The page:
(1) Set clear boundaries. For instance, say, ‘You may have that when I’ve seen you wait patiently.’ Don’t be moved by their demands!
(2) Refocus their attention. Queuing in a shop can be an occasion for impatience. So try a guessing game—like ‘I Spy’—with younger kids, or get older kids talking about family holiday plans.
(3) Teach by example. Do you pass other motorists on the road just to get one car-length ahead? Impulsively buy something on a credit card rather than wait until you have the money to buy it? Whether they’re three or thirteen, your children learn by watching you.
(4) Avoid constantly saying, ‘Hurry up!’ Toddlers typically dawdle. They’ve no idea how long getting ready takes. So instead of always telling them to hurry, help them learn the process and pace of getting ready. ‘It’s time to put your toys away… time to get your shoes and socks on… time to put your jacket on.’ Instead of frustrating them with commands to hustle, involve them in actions they understand and can handle. This teaches them how to manage time practically.
‘Pray for those who mistreat you.’ Luke 6:28 NIV
In the Sermon on the Mount Jesus taught, ‘Love your enemies, do good to those who hate you, bless those who curse you, pray for those who mistreat you.’ (Luke 6:27–28 NIV) Then He added, ‘Your reward will be great.’ (Luke 6:35 NIV) God sees, He records, and He’ll reward you for every kind act you do. It’s easy to be kind to those who are kind to us, but you must grow in grace in order to be kind to the people who mistreat you.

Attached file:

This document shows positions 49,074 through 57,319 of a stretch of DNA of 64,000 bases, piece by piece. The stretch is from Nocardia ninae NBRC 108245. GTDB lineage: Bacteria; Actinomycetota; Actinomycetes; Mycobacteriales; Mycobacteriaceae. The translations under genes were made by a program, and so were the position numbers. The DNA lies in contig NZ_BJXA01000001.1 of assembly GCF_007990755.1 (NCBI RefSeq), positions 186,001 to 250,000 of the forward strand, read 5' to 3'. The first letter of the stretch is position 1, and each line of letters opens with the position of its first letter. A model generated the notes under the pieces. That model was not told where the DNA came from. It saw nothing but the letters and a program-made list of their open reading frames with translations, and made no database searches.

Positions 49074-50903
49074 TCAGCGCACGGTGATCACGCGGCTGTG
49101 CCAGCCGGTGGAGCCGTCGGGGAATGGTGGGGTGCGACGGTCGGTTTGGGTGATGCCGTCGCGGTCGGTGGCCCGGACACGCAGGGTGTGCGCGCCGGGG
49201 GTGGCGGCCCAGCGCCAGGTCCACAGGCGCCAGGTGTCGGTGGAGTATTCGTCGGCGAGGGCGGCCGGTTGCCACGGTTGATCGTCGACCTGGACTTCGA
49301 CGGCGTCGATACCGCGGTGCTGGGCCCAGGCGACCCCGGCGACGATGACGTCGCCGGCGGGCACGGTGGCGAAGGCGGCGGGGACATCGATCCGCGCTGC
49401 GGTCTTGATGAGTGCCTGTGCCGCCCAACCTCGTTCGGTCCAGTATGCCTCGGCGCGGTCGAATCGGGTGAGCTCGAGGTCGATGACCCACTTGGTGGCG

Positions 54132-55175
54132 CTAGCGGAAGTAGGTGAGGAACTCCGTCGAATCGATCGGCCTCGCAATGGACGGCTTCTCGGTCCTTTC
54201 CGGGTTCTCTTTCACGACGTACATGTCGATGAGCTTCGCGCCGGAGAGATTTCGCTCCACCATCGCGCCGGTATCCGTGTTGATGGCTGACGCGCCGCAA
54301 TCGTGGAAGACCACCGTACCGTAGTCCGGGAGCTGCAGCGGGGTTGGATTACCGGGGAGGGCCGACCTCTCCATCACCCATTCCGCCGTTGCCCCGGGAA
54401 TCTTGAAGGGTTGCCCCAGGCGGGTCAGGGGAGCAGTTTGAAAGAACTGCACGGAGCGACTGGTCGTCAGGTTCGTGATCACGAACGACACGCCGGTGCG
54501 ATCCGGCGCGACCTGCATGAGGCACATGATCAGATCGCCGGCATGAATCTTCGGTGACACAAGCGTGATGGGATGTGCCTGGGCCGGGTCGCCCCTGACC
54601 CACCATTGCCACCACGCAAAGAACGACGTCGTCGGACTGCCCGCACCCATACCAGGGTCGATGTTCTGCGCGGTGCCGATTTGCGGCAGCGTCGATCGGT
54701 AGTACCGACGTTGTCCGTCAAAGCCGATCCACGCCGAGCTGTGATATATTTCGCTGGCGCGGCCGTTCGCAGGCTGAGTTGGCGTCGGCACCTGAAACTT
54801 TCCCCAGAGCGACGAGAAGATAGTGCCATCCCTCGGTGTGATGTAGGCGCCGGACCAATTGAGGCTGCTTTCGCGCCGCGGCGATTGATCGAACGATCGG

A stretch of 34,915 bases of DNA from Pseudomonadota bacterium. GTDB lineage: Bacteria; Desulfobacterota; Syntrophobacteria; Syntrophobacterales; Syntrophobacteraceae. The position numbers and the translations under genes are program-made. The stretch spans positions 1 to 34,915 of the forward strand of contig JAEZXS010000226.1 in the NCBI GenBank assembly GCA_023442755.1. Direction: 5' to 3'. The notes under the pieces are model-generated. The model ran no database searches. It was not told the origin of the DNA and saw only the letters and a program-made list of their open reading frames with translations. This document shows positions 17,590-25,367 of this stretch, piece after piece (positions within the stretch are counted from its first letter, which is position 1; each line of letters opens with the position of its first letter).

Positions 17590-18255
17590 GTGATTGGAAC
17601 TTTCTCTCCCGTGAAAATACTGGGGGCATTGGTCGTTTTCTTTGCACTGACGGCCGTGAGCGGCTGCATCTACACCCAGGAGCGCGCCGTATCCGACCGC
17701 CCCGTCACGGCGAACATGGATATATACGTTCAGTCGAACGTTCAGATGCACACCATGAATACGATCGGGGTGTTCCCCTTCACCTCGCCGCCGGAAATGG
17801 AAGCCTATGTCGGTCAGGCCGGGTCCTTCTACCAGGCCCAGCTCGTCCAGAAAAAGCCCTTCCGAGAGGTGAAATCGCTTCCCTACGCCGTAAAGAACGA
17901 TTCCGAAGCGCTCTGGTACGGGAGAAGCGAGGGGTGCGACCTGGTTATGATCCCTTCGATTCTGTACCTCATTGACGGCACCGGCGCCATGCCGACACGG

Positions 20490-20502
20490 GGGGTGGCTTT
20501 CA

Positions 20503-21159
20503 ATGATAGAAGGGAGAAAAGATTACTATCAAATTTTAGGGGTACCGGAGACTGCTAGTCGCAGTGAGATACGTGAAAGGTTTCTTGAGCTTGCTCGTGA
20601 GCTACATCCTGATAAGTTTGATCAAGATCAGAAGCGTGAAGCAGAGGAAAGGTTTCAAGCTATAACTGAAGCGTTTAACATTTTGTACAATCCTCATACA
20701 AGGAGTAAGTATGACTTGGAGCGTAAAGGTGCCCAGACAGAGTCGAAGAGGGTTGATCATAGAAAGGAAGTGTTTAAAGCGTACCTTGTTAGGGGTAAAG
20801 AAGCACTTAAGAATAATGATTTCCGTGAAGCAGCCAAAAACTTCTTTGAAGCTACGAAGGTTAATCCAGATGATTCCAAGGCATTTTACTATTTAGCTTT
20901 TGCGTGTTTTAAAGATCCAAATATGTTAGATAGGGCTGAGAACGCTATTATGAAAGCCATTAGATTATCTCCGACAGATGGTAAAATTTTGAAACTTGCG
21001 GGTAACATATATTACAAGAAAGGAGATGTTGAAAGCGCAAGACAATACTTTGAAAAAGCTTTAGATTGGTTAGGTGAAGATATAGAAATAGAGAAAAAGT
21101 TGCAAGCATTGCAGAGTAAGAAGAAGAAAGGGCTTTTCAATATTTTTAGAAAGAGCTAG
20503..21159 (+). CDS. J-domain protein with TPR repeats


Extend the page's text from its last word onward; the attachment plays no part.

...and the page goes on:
In the comic strip Nancy, the character Sluggo once told Nancy, ‘That new kid in school is nothing but a big fathead!’ Nancy replied, ‘You shouldn’t call people names like that. I never call people names.’ Sluggo replied, ‘Well, I just got mad when he said you were stupid looking.’ Whereupon Nancy demanded, ‘What else did that big fathead say?’
It’s easy to react to acts of kindness with kindness. The real challenge is responding with kindness to those who lack it. Os Guinness in The Case for Civility wrote about politicians as society’s role models: ‘Name-calling, insult, ridicule, guilt by association, caricature, innuendo, accusation, denunciation, negative ads, and deceptive and manipulative videos have replaced deliberation and debate. Neither side talks to the other side, only about them.’ Civility—being respectful whether we agree with another person or not—is a good policy!
Every one of us has a ‘kindness kit’ we carry with us everywhere we go. It’s better known as our tongue. Never underestimate the power of one kind word.